Bench seats would probably allow a few more people to be seated, and theater seats might prove confining for larger visitors, trustees noted during the discussion.
“I think you should bid (both) as alternates, and see what the price difference is,” McKinley said. “I think that’s what you should do, so we can come up with a shopping list.”
Trustees agreed with that proposal, and authorized McKinley to have flooring surfaces and gym seating options included in the official bid documents.
If everything goes right, the bid documents may be ready for the board’s next meeting, which was moved to 7 p.m. Thursday, Nov. 15.
In other business, the trustees:
• held a public hearing on the district’s FIRST (Financial Integrity Rating System of Texas) rating.
• approved campus improvement plans as submitted.
• nominated Don McAfee for a place on the Henderson County Appraisal District’s board of directors.
• agreed to cast the district’s five votes (compared to Canon ISD’s 1,000-plus) for each of the five members on the Van Zandt County Appraisal District board.
• held a second reading on the Texas Association of School Boards’ Policy Update 81, which incorporates changes arising from the 80th Regular Session in last spring.
• heard the district’s attendance rate was outstanding (96.2 percent).

MHS students get first air ambulance demonstration
Monitor Staff Reports
MABANK–Mabank High School emergency medical technician (EMT) students and student trainers got an up-close demonstration of a helicopter ambulance Thursday.
Monitor Photo/Kerry Yancey
Flight paramedic Jeremy Hudson (center) shows Mabank High School students the interior of a medical helicopter during a lecture to EMT students and student trainers Thursday.

A yellow-and-black PHI helicopter, based in Corsicana, landed outside the school Thursday morning. Flight paramedic Jeremy Hudson led a classroom lecture and the following hands-on discussion about air ambulance operations and safety.
PHI operates 12 bases in Texas and more than 70 bases around the country, pilot Richard Studer said. He flies a Bell Helicopter 410 turbojet, which has a two-hour range, enough to fly from the Dallas-Fort Worth area to Galveston.

Monitor Photo/Kerry Yancey
The yellow-and-black PHI medical helicopter sets down on an access road at the MHS campus as Mabank police and fire department personnel stand by.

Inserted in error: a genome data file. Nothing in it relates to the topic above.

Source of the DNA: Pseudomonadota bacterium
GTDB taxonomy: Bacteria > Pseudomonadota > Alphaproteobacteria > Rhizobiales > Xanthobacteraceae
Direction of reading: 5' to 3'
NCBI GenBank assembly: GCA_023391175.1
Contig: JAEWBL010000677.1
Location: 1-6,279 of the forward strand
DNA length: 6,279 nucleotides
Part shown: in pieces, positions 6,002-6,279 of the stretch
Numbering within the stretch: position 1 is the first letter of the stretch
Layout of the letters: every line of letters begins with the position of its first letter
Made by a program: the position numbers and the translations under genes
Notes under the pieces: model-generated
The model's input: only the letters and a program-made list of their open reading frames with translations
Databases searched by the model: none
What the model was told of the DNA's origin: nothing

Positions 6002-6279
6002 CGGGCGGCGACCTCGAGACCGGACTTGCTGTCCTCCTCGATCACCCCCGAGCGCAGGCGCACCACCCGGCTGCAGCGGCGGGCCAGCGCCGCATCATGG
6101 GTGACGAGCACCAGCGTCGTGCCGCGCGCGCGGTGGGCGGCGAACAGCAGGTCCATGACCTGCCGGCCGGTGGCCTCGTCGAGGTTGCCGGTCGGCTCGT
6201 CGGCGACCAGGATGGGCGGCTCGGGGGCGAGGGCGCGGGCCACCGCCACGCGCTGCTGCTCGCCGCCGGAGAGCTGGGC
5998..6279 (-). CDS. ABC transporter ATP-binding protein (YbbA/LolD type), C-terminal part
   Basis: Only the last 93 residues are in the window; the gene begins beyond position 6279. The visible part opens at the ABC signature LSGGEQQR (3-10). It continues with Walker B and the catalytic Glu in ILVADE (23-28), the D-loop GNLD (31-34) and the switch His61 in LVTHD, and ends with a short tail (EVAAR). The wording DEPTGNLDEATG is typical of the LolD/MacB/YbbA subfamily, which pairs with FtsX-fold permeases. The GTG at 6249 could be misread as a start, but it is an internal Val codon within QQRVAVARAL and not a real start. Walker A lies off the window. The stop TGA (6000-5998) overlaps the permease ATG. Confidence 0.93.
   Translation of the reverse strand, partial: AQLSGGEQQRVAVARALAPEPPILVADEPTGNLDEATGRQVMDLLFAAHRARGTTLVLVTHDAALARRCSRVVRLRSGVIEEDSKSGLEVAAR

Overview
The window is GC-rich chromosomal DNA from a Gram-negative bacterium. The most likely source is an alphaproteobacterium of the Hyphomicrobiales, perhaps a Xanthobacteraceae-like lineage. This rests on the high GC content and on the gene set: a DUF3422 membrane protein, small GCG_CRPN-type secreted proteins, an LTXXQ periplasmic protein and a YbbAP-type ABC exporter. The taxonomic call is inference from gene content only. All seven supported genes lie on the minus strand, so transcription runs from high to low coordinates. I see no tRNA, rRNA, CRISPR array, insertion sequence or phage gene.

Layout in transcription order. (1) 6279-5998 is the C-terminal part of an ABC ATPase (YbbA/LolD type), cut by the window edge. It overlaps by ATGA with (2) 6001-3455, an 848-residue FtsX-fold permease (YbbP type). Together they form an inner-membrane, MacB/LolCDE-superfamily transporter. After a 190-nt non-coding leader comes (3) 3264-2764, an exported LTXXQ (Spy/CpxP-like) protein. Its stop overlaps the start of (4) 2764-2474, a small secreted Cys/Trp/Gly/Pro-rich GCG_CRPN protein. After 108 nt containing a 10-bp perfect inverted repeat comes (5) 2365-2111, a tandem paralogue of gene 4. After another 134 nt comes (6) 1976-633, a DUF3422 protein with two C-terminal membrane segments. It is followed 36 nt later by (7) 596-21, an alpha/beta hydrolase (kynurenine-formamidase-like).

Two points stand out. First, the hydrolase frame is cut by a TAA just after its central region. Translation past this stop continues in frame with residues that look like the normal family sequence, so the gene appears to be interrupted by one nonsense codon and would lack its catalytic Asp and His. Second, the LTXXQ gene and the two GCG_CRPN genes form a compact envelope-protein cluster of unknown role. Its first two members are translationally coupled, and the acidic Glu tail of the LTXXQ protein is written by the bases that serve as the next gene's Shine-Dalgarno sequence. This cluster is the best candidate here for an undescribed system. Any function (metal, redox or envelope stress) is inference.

Each air ambulance flies with a three-man crew – the pilot (Studer), a flight nurse (RN Dewayne Martin) and a flight medic (David Dotson), Hudson told the students.
Asked what speed the chopper flies, Hudson said the craft usually flies at top speed – 155 mph – wherever it goes.
Some 14 EMT basic students and 13 student trainers took part in the first-ever air evacuation and transportation demonstration.
Studer talked to some of the students about the control systems and cockpit, while Hudson and Dotson demonstrated the high-tech medical equipment packed into the narrow body of the aircraft.
Junior Mary Hartnett volunteered to be the “victim,” and squeaked (just a little) when four burly classmates lifted her off a gurney onto the patient platform, which swings out from the passenger compartment.
In addition to the three-man crew and patient, there is a fifth seat available if necessary, Studer said.
Two years ago, when the helicopter was transporting hospital patients out of the New Orleans area following Hurricane Katrina, one ambulatory patient was transported in the fifth seat, he explained.
While gathered around the helicopter, Hudson continually questioned the gathered students on the safety aspects of helicopter operations, outlined earlier during the classroom lecture.
Mabank Volunteer Fire Department members also were on hand to set up the landing zone.